Wednesday, November 20, 2013

Making R&D Count

This summer we saw big news out from the Bureau of Economic Analysis: Corporate research and development accounts are henceforth to be counted toward "investment" in the calculation of the GDP, rather than as expenses. This has big implications for technology companies, and for innovation policy.

Innovation-driven companies like Apple, GE, Samsung, Space-X and First Solar depend on investments in research and development to stay cutting edge. If they aren't on the cutting edge, they won't stay in business long (case-in-point, look at the recent decline in Apple's market valuation, driven not by any tangible problems with its balance sheet, but rather by the fear that its innovative edge on major money making devices is starting slip relative to its competitors).

But despite the value of R&D and the product and process improvement is leads to for companies that deal in innovation, under the old GDP accounting rules R&D could not be counted as an "investment" in something of future value. Only as an "expense," money gone and never to return.

This is cognitively wrong, since it is clear that investments in new technology can be incredibly lucrative, if uncertain. The explanation for this has of course been the Financial Accounting Standards Board (FASB) is a notoriously conservative entity, and to allow companies to book "investments" in the uncertain future value of innovation would be too risky. Thus, they have always been counted as expenses, and where such expenses have resulted in a better product, the value is later booked as profit. Part of why Apple exploded into the place of most valuable company in the world in 2011 was because of years and decades of investments in R&D that led to better technology.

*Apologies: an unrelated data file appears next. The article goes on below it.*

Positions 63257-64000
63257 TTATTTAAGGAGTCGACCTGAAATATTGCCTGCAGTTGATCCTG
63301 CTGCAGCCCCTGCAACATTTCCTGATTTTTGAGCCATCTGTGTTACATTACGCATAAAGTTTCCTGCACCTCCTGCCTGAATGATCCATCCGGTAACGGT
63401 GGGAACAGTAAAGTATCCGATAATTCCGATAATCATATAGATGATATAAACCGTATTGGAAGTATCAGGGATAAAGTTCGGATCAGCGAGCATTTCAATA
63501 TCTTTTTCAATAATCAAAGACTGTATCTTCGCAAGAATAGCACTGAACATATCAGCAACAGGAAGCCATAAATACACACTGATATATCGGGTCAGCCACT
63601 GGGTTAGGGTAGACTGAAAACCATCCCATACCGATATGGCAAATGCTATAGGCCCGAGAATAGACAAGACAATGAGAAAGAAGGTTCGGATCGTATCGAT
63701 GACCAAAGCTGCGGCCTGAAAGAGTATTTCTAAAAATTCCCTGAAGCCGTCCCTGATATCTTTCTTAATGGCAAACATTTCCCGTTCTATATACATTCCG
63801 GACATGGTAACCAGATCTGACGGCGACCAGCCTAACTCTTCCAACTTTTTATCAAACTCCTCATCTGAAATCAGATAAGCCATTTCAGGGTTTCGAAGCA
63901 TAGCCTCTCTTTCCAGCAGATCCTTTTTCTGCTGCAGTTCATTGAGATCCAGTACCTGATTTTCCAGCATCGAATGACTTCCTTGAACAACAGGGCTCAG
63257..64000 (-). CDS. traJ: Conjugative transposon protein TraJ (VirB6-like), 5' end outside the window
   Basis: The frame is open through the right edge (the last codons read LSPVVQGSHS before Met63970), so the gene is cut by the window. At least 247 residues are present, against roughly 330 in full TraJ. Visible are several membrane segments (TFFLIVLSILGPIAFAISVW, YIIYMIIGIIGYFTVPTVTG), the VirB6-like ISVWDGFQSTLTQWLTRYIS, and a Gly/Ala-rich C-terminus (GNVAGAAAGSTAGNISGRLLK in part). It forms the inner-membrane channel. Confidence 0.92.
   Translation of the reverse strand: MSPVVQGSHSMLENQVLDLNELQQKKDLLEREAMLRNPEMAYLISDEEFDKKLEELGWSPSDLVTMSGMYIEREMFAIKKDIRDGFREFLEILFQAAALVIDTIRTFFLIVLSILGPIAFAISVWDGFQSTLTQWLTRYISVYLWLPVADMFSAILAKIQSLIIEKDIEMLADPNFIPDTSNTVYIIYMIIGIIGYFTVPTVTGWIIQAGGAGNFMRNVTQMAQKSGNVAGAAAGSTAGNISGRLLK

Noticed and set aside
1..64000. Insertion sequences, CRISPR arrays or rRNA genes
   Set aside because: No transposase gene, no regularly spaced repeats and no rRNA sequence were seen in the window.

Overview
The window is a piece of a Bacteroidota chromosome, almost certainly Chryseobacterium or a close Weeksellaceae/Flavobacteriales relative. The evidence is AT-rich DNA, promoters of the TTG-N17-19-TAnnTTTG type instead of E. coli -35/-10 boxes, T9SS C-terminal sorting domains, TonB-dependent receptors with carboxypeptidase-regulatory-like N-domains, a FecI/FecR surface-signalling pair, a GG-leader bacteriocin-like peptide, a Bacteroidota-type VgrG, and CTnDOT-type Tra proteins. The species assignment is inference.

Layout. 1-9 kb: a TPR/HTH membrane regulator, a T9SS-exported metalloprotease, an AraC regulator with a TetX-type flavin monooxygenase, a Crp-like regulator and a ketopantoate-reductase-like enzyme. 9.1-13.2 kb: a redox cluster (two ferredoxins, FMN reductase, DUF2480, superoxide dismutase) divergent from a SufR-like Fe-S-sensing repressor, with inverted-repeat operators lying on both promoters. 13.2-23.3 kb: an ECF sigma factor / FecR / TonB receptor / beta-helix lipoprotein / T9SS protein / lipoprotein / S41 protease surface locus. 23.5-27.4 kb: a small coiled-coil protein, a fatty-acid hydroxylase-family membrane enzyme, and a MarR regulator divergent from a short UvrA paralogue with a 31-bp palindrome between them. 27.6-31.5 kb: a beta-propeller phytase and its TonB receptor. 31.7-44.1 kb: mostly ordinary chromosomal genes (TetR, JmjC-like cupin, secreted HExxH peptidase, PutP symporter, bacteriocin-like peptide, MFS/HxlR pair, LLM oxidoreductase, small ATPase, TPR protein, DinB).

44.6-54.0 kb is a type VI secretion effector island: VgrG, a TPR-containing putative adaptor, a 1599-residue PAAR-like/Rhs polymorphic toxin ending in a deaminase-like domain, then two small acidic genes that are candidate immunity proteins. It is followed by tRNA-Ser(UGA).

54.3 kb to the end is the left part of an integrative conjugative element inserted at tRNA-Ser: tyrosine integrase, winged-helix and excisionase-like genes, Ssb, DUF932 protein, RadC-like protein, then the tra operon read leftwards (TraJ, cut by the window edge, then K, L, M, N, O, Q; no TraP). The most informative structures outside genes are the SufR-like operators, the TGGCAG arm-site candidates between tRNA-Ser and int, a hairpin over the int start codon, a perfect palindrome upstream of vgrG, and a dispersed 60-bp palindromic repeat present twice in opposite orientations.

The advanced technology they developed for iPod, iPhone, and iPad (3 key pillars of Apple's success) were kept off the books, written down as "expenses," rather than being carried appropriately as intellectual assets.

While FASB's Generally Accepted Accounting Principles (GAAP) still have not changed, the Bureau of Economic Analysis's latest GDP estimate set a new precedent this week by treating past investments in R&D as they should be: as investments in intellectual assets—rather than as expenses. In Europe, such accounting is already commonplace, and fully legal under European accounting rules. But the restrictive US-dominated GAAP system has yet to accept the importance of R&D and intellectual property to value creation.

The BEA's move will have the immediate impact of increasing the US GDP this year, and every past year going back to 1929. And it makes complete sense.

Companies carry "intangible assets" on their balance sheets all the time. Coca-Cola company for example, carries a roughly $70 billion "goodwill" asset that simply represents the "goodwill" that global consumers have toward their brand.

If goodwill is allowed on balance sheets, shouldn't investments in intellectual property, innovation, and R&D be counted as assets? This week, the BEA showed that it thinks they should, and that's a great step. But while this will be great for macoeconomic innovation policy, there is much further to go. I have written a lot (see the innovation chapter in Progressive Growth) about how to accelerate innovation in the economy, but this accounting realization adds this potentially potent tool to the toolbelt:

If the FASB would revise GAAP to count R&D as investments in assets rather than as expenses, it would go a long way toward incentivizing companies to spend more on R&D, a net social positive. When companies have a bad year, short-sighted CEOs being evaluated on their stock price often look for the longest term spending to cut first. Because R&D is accounted for as spending, rather than investments in assets, it is often first to the chopping block, much to the detriment of our national innovation economy and national prosperity.

Changing the GAAP rules to be more permissible of accounting for R&D and intellectual property as assets could go a long way toward encouraging companies to invest in innovation. Even better: unlike the R&D tax credit, this change would be virtually free to the taxpayer, and would start yielding economic returns almost immediately.